Bangladesh’s Covid lockdown conundrum | The Daily Star
12:00 AM, April 18, 2021 / LAST MODIFIED: 12:42 AM, April 18, 2021

Bangladesh’s Covid lockdown conundrum

Challenging times demand decisive measures

As Bangladesh started a new phase of lockdown on April 14, 2021—apparently a more stringent one—the country was faced with a grim milestone. On the first day of the Bengali New Year, the country recorded 96 deaths, the highest till then, since the pandemic hit the country.

It was also the first day of the holy month of Ramadan and social media was flooded with pictures of happy people gathering together in the alleys of Old Dhaka in the evening to buy the Iftar delicacies that the place is well-known for, and cars being lined up on one of the main roads of Dhanmondi—a buzzing neighbourhood, where people were out to the buy their favourite jilapi from a popular sweet store.

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The social media was also abuzz with reports of hundreds of thousands of people applying for the "movement pass", which would enable them to commute from one place to another during the hard lockdown, in case of emergencies. By 7pm the police had already issued 250,000 movement passes, as reported by the media.

Two days later, on April 16, 2021, the country's Covid daily death toll reached a triple figure number: 101. The previous day, the total number of deaths had crossed the 10,000 mark.

While the rapid spread of the virus is an overwhelming concern in itself, the mismanagement in enforcing the new lockdown measures has also raised eyebrows.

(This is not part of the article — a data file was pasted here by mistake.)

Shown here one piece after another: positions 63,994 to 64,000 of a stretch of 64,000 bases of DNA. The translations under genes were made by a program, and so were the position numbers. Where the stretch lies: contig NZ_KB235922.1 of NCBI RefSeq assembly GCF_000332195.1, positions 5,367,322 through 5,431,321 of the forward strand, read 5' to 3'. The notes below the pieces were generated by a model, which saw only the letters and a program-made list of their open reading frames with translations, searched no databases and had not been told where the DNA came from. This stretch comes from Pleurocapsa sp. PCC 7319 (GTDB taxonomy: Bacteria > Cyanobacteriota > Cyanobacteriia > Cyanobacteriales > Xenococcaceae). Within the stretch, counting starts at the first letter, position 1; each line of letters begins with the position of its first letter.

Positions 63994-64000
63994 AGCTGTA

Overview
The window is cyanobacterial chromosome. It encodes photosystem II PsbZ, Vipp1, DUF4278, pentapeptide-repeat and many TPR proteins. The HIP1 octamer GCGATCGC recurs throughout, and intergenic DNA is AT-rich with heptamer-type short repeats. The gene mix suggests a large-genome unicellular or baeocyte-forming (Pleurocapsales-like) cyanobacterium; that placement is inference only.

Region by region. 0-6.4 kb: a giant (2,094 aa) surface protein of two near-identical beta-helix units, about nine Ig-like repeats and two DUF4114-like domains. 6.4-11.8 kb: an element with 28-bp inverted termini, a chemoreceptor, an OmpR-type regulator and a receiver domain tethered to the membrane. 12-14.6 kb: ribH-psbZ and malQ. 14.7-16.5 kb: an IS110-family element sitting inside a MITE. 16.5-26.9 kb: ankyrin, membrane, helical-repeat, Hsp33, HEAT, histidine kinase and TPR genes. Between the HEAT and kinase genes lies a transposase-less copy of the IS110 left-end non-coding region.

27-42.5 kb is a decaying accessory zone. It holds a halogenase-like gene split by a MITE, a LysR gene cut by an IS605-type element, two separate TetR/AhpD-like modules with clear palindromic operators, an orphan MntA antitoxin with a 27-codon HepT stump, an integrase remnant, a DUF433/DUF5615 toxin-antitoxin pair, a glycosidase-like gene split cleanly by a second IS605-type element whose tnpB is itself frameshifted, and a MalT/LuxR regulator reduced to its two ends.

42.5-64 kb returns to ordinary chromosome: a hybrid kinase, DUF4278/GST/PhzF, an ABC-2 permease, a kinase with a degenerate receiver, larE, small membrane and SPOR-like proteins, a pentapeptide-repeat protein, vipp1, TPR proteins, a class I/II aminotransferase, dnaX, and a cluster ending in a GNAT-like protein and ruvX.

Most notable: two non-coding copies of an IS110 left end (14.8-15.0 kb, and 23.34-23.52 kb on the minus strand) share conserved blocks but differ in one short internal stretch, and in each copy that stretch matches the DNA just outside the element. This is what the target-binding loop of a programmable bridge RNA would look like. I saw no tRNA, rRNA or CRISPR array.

On the first day of the hard lockdown, healthcare professionals, including doctors and nurses, were stopped by the police, and one of them was even fined Tk 3,000 for not carrying a movement pass. As frontline fighters, they were supposed to have been exempt from the movement restrictions, and their ID cards were supposed to have bene enough to commute to their workplaces. The fine was later waived.

While talking to a news portal about this situation, joint secretary general of Foundation for Doctors' Safety, Rights and Responsibilities (FDSR), Rahat Anwar Chowdhury said, "We don't go outdoors for entertainment. We are jobholders. We will lose our jobs if we don't go to hospitals."

Inconsistencies in the lockdown seem inherent in the country. Take the fiasco over the operational capacity of the banks for instance. On April 12 the authorities decided to keep the banks and the stock market closed during the week-long lockdown. In this regard Bangladesh Bank had also ordered the banks to keep the ATM booths and internet banking facilities active during the lockdown.

People and businesses alike spent a tough day scrambling to sort out their banking operations on April 13, only to hear later in the day that banks will remain open in limited-capacity during the lockdown.

And while workers employed in various factories are exempt from the restriction on movement during the hard lockdown, others who were working in the informal sector have been left out of consideration it seems.

With no work and no social safety support to feed themselves and their families, people belonging to the lowest rungs of the social ladder—rickshaw pullers, construction workers, domestic help, small business employees, day labourers, among others—had been left to worry about the bleakness of a future plagued with hunger and uncertainties.

It was only on April 15, nearly 10 days into the lockdown, that a government spokesperson suggested that they were considering distributing cash aid among the vulnerable communities.

A joint secretary of the finance division, Shirajun Noor Chowdhury, as reported by the media, said, "A couple of meetings have recently been held in this regard. The final decision on distribution will be taken after the completion of preparations ... If the nationwide lockdown continues for two more weeks, then it will likely be disbursed."